while Ivana watches “My Love from the Star“… “The” star? Which star?

This list of links is mainly for my future reading. It’s roughly a list of future research directions that I might want to consider.

**Applications of Sheaves**

First off, there’s Ghrist and his topological sensing. But I want to focus on other groups doing applied sheaf theory.

Michael Robinson from American University is working on Sheaves and Network Information Flow.

**Inverse Problems**

M. Robinson also works on Inverse Problems.

UW has an REU this year on inverse problems. Their reading list looks like a good place to start.

Inverse Problems for Undergraduates also looks like a book that I might want to browse through in the school library.

**Applied Topology**

I think it’s safe to say that practically everyone working in this area was gathered at IMA’s conference on Topological Systems: Communication, Sensing and Actuation. I’ve seen some of it before (the usual contenders), but it’ll take me a while to really look through all of this.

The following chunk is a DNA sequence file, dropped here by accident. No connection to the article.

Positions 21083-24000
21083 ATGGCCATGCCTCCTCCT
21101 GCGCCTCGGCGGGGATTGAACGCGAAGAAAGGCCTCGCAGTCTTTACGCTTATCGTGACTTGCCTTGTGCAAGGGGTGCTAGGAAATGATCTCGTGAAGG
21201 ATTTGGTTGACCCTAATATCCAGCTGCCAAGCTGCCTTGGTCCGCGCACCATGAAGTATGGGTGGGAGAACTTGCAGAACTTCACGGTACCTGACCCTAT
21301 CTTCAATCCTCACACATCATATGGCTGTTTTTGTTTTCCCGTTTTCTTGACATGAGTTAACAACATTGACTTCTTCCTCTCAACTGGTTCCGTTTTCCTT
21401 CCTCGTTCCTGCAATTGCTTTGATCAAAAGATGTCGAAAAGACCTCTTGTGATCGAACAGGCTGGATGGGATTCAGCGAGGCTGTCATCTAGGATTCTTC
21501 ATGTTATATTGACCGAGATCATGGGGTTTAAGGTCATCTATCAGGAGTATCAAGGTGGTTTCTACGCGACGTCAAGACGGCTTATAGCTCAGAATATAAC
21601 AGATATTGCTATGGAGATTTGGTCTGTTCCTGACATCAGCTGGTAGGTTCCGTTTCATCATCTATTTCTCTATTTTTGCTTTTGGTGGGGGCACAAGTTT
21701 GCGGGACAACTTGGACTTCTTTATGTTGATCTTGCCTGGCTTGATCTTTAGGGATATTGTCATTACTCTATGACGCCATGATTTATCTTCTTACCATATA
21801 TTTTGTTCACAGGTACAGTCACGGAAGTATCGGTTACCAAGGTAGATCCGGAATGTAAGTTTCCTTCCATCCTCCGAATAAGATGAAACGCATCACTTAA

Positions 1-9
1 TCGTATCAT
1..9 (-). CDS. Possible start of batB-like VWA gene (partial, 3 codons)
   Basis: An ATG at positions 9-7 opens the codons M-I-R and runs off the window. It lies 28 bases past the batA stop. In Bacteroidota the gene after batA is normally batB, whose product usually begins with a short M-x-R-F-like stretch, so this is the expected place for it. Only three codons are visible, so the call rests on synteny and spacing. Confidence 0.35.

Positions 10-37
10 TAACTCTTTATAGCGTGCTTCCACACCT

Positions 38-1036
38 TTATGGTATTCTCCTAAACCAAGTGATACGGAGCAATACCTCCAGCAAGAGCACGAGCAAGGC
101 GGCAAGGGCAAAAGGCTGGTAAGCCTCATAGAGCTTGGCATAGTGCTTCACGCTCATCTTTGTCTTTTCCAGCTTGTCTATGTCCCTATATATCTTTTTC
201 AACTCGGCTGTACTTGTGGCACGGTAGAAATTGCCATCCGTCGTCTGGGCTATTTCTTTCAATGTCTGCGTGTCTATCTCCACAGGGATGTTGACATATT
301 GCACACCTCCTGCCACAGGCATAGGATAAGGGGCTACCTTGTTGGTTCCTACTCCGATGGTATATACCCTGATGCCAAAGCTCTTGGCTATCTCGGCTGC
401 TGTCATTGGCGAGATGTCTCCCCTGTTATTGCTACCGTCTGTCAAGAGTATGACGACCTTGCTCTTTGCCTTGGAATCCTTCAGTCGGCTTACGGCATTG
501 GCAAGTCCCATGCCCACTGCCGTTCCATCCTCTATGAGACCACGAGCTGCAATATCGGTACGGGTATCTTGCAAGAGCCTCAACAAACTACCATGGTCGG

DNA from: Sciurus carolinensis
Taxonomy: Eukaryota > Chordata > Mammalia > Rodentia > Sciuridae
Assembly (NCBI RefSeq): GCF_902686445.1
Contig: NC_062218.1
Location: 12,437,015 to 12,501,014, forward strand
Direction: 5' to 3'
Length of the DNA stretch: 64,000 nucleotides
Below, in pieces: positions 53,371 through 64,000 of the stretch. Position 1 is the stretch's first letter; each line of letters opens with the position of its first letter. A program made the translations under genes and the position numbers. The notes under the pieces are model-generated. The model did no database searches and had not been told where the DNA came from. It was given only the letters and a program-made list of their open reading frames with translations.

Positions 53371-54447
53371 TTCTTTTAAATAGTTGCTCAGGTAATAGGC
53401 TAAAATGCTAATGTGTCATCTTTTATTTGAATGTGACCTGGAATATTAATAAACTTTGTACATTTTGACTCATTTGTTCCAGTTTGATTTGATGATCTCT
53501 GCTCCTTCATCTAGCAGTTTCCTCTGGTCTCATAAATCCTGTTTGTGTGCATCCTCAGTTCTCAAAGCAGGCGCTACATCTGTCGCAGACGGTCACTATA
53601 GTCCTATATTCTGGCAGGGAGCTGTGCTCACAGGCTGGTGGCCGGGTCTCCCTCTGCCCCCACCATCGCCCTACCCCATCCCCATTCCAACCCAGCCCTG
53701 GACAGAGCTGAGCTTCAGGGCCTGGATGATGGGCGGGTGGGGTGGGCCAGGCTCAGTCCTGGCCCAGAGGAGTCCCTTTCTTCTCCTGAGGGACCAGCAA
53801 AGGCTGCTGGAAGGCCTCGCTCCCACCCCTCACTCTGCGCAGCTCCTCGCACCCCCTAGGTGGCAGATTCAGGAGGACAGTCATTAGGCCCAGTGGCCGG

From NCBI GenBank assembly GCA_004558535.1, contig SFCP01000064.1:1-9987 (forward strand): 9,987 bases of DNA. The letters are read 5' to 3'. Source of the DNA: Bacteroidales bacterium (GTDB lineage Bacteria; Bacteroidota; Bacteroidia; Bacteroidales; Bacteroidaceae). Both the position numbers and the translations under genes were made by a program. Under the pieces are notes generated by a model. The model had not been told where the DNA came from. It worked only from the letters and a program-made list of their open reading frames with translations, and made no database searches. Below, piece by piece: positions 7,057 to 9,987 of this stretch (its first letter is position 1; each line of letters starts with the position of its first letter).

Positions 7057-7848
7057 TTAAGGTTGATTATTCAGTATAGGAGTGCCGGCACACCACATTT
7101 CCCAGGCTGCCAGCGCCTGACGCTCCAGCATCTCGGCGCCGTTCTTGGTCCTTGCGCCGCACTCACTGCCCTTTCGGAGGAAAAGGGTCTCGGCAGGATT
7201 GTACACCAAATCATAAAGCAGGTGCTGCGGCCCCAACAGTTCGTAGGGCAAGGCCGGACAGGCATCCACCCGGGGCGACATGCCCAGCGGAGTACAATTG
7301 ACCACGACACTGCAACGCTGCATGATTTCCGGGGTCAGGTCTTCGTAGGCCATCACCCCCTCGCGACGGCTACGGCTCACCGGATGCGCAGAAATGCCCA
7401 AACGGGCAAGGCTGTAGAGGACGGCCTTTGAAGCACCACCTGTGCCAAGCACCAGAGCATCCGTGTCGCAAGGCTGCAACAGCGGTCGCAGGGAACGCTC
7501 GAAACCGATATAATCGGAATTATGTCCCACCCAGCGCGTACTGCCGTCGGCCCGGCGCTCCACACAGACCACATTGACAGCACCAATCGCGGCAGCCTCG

**Distributed, Multi-agent Systems**

I’m especially interested in directions motivated by statistical mechanics. Phase transitions and universality seem interesting. Here’s a great article from Quanta magazine about universality: In Mysterious Patterns, Math and Nature Converge.

Emergence, of which flocking is a popular example, is also interesting. Smale has an article about The Mathematics of Emergence.

The emergence article makes use of the Laplacian, which also features prominently in message-passing and gossip algorithms. The Simons Foundation has an article about the Laplacian and algorithms related to it. In fact, Quanta magazine (published by the SImons Foundation) has pretty good articles on related areas. They make math sexy!

**Categorified Network Theory**

John Baez’s This Week’s Finds and Azimuth blog also make math sexy. But there’s too much stuff to fit into this tiny list. I’ll just highlight his Network Theory series. Some of the topics it touches on include information theory and Bayesian networks.

Ok that’s enough gleaning for today. Time to digest the articles I’ve gathered, and decide if there’s some common underlying direction that can serve as my compass through grad school. Hopefully the harvesters that have come before me haven’t cleared these fields of interesting problems.

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